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Road Rage

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ROAD RAGE

By Andrew Biggs

Late Thursday afternoon the silhouette of my driver appeared in the doorway to my office.

“Do you need to be driven anywhere special tomorrow?” he asked.

What kind of question is that? I’m perfectly capable of driving myself anywhere special I care to go. I have a valid Thai driver’s license, which I got after a difficult written test— not because of the information required, but because the translation was so abysmal.

In the past you had to sit a 20-question multiple-choice exam to get a Thai license, which was thoughtfully translated into English for foreign residents.

“Thoughtfully” may not be the best word to describe it. There had been very little thought put into translating that document, as the English was indecipherable.

It was so bad I wanted to ask for a copy of the original Thai test and do that one. The only thing stopping me was the scowling government official supervising the test, who made a point of telling us, with an expression that hovered between Hitler and constipation, that there would be absolutely no talking during the exam. I figured his reaction to my going up and asking for the Thai version would be akin to him turning into a Venus fly trap. I instead drew on one of my major life talents — winging it — and sailed through … until I got to question number 18.

How does one choose A, B, C or D when one doesn’t even understand the question? Clutching the test paper in my two hands, I bravely stood up and walked slowly down the aisle toward the cruel overseer; Oliver Twist clutching his bowl going up and asking for more.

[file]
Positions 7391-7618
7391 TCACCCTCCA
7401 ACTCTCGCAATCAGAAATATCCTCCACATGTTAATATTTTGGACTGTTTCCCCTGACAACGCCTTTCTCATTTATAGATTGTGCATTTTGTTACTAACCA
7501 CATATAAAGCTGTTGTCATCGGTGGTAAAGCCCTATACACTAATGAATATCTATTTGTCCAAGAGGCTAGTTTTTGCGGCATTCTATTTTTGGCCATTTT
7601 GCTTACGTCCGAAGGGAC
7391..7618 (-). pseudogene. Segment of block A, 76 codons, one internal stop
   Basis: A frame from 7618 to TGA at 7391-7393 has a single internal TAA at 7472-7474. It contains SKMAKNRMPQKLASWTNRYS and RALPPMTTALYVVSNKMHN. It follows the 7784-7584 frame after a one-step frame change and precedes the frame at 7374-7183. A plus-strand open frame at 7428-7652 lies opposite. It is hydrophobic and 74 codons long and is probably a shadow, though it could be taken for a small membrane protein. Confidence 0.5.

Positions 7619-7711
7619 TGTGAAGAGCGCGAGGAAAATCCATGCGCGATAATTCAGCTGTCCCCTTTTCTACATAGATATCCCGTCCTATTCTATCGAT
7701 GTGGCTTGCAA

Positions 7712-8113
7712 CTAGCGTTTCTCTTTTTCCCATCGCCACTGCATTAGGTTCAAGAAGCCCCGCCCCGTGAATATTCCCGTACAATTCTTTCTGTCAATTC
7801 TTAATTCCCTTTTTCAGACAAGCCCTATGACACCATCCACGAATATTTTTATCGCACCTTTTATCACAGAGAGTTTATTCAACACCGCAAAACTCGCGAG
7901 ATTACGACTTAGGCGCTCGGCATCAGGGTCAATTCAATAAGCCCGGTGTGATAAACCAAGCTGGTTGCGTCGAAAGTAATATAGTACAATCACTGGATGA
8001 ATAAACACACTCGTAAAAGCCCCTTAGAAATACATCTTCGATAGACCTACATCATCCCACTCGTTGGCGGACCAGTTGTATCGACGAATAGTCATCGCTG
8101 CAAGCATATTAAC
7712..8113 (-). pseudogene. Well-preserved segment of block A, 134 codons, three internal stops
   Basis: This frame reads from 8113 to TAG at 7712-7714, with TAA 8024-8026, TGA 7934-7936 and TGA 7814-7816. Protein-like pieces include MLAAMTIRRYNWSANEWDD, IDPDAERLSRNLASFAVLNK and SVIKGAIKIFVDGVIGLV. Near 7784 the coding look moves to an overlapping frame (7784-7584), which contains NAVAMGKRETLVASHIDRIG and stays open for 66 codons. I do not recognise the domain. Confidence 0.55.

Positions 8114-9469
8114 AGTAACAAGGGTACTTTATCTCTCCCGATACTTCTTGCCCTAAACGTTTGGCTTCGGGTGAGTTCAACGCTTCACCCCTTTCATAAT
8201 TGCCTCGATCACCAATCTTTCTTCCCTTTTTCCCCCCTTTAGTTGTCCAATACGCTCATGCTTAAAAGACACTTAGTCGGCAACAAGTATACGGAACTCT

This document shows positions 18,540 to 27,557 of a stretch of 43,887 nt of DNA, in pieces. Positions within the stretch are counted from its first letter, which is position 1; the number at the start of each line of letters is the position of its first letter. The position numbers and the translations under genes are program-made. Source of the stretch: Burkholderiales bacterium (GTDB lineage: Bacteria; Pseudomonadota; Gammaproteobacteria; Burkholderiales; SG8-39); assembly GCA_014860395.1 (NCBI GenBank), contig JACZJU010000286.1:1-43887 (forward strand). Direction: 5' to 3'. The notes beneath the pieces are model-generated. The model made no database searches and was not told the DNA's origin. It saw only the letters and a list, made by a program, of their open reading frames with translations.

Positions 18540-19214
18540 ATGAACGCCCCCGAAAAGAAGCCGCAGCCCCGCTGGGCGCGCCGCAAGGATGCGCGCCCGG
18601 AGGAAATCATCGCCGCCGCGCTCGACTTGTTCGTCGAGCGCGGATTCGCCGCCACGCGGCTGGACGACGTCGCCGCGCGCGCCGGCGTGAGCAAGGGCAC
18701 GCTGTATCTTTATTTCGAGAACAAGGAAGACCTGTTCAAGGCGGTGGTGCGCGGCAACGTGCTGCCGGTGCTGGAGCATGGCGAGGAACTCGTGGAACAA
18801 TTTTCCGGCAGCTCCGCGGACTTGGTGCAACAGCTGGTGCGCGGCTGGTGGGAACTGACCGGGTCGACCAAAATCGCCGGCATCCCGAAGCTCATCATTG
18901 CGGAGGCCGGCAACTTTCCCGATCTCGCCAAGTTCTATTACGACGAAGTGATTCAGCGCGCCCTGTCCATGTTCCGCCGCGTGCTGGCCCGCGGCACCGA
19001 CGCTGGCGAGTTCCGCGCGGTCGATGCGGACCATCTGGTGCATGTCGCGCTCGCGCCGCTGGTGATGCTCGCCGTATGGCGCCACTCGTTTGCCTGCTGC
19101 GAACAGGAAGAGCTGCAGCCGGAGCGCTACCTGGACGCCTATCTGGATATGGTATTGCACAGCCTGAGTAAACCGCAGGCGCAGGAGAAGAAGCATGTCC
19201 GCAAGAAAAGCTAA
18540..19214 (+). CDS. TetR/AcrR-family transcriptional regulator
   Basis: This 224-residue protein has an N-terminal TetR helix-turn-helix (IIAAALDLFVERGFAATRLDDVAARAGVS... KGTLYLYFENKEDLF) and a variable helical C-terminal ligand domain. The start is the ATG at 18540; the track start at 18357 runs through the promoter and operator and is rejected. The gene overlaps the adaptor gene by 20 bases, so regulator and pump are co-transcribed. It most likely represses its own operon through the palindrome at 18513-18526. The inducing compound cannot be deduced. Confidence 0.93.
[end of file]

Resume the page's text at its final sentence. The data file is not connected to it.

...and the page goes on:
“I’m sorry to bother you,” I stuttered, “but … well I can’t really understand the English in question 18. I was wondering if you could tell me what the question is in Thai and I could –”

“C,” he answered.

I was thrown for a second.

“C,” he repeated. “Choice C.”

That’s when I realized he was giving me the correct answer.

I thanked him and rushed back to my desk before Stockholm Syndrome could rear its ugly head. And I passed.

But back to my driver. The answer is yes, young man, I could drive myself anywhere I liked tomorrow, thanks to a very savvy reverse park and a benevolent cruel overseer 20 years ago. However your job is to ferry me around town as work dictates and indeed, I had a work-related appointment at 9 am the next day.

My driver fell silent.

 

“I see,” he said. “I was wondering if I could take tomorrow off.”

“What – and drive myself around?” I asked. Of course it was a frivolous remark, made only to make the poor kid feel as though he was a vital cog in the organization, which he isn’t, but then that’s pretty funny coming from the CEO. Like so many organizations, you can take the driver and the CEO out of mine in a single barrage of gunfire and the organization would still run itself smoothly.

He nodded. “Okay,” he said. Pause. “Then I won’t take the day off.”

“Is there something you have to do?”

“Not really.” Pause. “Yes.” Pause. “No.”

“So why do you want the day off?”

“I need to go to my uncle. He’s asked me for help.”

“To do what?”

“To help him.”

This type of vague talking in circles does get maddening. Some people have trouble creating a logical thought process. My driver is one of them. It’s like when I ask in an English class: “What’s your favorite food?” “Somtam!” “Why?” “Because I like it.” Or this: “What is your favorite type of music?” “All music!” “What is your favorite sport?” “I like all sport!” For heaven’s sake, take a stand will you!